The base of the island, worn smooth by the waves and crusted in barnacles, was slightly narrower than the rest. An uneven triangular cave exposed the grotto that was the only ingress to the interior, known as the Keep of Solomon. The approach was magnificent. The pale rock rose before us like a throned god. Bits of greenery erupted in small tufts from the cracks. Seabirds made nests at every hold and circled continuously about amid gentle calls. The sounds of the birds and the waves bounced in echo as the oarsmen took us into the grotto’s archlike natural passage. Beyond was a cavern, begun by nature but enlarged by men. Much of the roof was built of the same fitted stone as the castle above. There was an L-shaped stone dock and a long ramp into the water with stone steps to one side, caked in ocean slime. At the back were a number of small craft, similar to ours but covered in taut canvases and lashed to metal piers. A solid brick ramp rose up from the dock to the back of the hall, where it passed under a large pointed arch with raised portcullis. The passage on the other side was open to the sky, and a narrow shaft of sunlight broke from it at an angle over the water.
Past the arch, the ramp passage turned a sharp 90 degrees to the right, rising steeper to a level platform where it turned a sharp 90 degrees back to the left and climbed to the main gate, which was inside an open stone mouth. The bearded face it was attached to filled half the height of the high defensive tower. Between the portcullises of its throat was a set of heavy swinging doors, then open. We were led up the ramp and around the rock island through six more minor holds, each guarded by the open mouth of a different face until finally we reached the top. From the main courtyard, I could see the seven spires of the island keep rising high above. Each tower belonged to a different Master. The one directly above was slightly taller than the others. Snarling metal dragons leaned from the corners of the roofs. When it rained, they deposited the water via their snouts into cisterns, thus providing the Keep with its fresh water. There was no plumbing and no electricity inside. By order of The Masters, the Keep of Solomon was to be “perfectly preserved,” which is to say kept as it was after dramatic expansions and renovations in the 16th and 19th centuries. The High Arcane seemed unwilling to contemplate anything more. In hindsight, it was a sure sign of what was to come. A regime that can no longer imagine constitutional change is already a relic of the past and irrevocably doomed.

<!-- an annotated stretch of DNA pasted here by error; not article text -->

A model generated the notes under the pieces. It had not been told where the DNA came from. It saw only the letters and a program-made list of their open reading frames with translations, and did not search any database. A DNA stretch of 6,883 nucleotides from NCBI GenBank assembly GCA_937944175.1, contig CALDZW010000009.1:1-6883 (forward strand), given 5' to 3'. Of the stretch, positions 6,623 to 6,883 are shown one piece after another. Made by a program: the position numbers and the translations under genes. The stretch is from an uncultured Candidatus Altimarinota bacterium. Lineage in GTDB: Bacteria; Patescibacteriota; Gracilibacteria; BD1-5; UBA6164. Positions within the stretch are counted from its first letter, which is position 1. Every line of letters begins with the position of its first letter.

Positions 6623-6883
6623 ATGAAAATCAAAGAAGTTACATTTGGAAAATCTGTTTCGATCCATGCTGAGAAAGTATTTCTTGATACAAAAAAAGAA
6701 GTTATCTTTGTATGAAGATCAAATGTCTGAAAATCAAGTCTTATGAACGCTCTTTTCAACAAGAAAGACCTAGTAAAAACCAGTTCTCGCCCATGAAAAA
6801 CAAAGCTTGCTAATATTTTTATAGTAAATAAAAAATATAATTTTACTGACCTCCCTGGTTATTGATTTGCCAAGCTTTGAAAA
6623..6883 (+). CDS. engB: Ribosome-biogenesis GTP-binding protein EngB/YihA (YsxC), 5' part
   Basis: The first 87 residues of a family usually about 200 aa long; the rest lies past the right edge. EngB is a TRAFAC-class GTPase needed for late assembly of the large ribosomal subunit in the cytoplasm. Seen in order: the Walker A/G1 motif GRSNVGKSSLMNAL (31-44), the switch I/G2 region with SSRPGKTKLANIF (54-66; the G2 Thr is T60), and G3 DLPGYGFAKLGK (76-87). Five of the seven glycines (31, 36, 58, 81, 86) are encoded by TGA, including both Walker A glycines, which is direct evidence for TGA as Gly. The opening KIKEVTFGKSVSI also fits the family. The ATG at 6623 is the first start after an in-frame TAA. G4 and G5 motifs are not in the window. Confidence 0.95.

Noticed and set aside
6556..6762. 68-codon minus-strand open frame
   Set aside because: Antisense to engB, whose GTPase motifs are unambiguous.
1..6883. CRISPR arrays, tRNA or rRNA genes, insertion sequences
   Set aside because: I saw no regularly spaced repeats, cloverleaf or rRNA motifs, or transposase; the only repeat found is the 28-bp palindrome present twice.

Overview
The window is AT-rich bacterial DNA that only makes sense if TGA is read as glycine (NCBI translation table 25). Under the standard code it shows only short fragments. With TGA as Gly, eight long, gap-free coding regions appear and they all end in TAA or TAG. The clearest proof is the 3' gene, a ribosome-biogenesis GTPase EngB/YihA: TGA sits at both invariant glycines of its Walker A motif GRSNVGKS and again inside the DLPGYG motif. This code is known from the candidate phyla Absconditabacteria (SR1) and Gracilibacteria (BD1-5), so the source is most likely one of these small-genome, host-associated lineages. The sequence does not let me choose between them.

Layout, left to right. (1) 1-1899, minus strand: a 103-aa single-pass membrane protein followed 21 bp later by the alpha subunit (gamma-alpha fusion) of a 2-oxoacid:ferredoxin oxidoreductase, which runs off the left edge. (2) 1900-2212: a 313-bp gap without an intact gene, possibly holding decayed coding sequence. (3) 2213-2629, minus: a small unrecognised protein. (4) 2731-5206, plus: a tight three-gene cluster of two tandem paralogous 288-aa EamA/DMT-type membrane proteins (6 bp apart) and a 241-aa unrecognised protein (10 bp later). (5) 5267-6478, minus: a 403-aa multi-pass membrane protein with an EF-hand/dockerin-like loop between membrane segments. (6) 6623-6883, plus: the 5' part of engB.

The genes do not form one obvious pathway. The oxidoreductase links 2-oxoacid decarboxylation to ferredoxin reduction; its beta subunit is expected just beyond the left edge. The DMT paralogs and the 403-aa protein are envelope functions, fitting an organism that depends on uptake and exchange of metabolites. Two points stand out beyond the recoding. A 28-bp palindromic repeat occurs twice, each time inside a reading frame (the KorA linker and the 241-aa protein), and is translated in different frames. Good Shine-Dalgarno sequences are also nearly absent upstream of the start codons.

It was cold and drafty inside, as castles were. The hall to which I was taken seemed to have been decorated by Master Thrangely, the prodigious hunter. In addition to the various relics of his native Egypt, the walls were covered in the mounted heads of every kind of ibex and duiker and antelope and dik-dik and oryx and gazelle that could be found, arranged from smallest to largest. My room was spartan but generous, with more space than furniture. I had a bed and a chair and a washbasin which was refilled for me twice a day. There was a single window out of which I could see the Adriatic and parts of the Keep. The circle of pointed towers gave it the appearance of a giant irregular crown, as if the pale rocks from which it erupted was the withered, white-haired head of the mage-king Solomon himself. I had ample room to pace, and a giant Persian rug on which to do it. I had the call of the birds and lap of the waves to put me soundly to sleep each night. But there was nothing to do. Although my door was not locked, the guard outside prevented me from leaving, and I received no visitors. My only distraction was the small origami dragon that rested on a perch under a dome of glass, like a cake cover. It would flutter its off-white wings when I came near. If I touched the glass, it would breath fire, and I could feel the heat. But if I lifted the glass, there was only folded paper.
The entirety of my confinement was irredeemably tedious—not because of the boredom, but because it was unnecessary. I knew exactly what would happen. There was no mystery, and so no suspense. I wanted to open the door and scream “Oh, just get on with it!” but I knew they couldn’t. The austerity and solemnity with which they went about it all was half the point—to demonstrate severity. Not for the accused, of course. For everyone else. One sees the same slow pageant in any carriage of law or custom, whose relevant bits last minutes or even seconds. The rest is a dance. The pomp and procession before a marriage is no different than that before a witch’s execution, or the enthronement of a new law. It lulls the participants into unity so that a new reality may be forged among them—a couple is joined, a man condemned, a law passed—without it seeming a change. If those in power demonstrate enough seriousness in the doing, then everyone assumes it must be so for all the effort given, especially if the rituals in question are so old as to have lost all use and vitality except as ostentation.
rough cut from my five-course occult mystery, FEAST OF SHADOWS. Part One is available now. The epic urban fantasy concludes this spring with Part Two.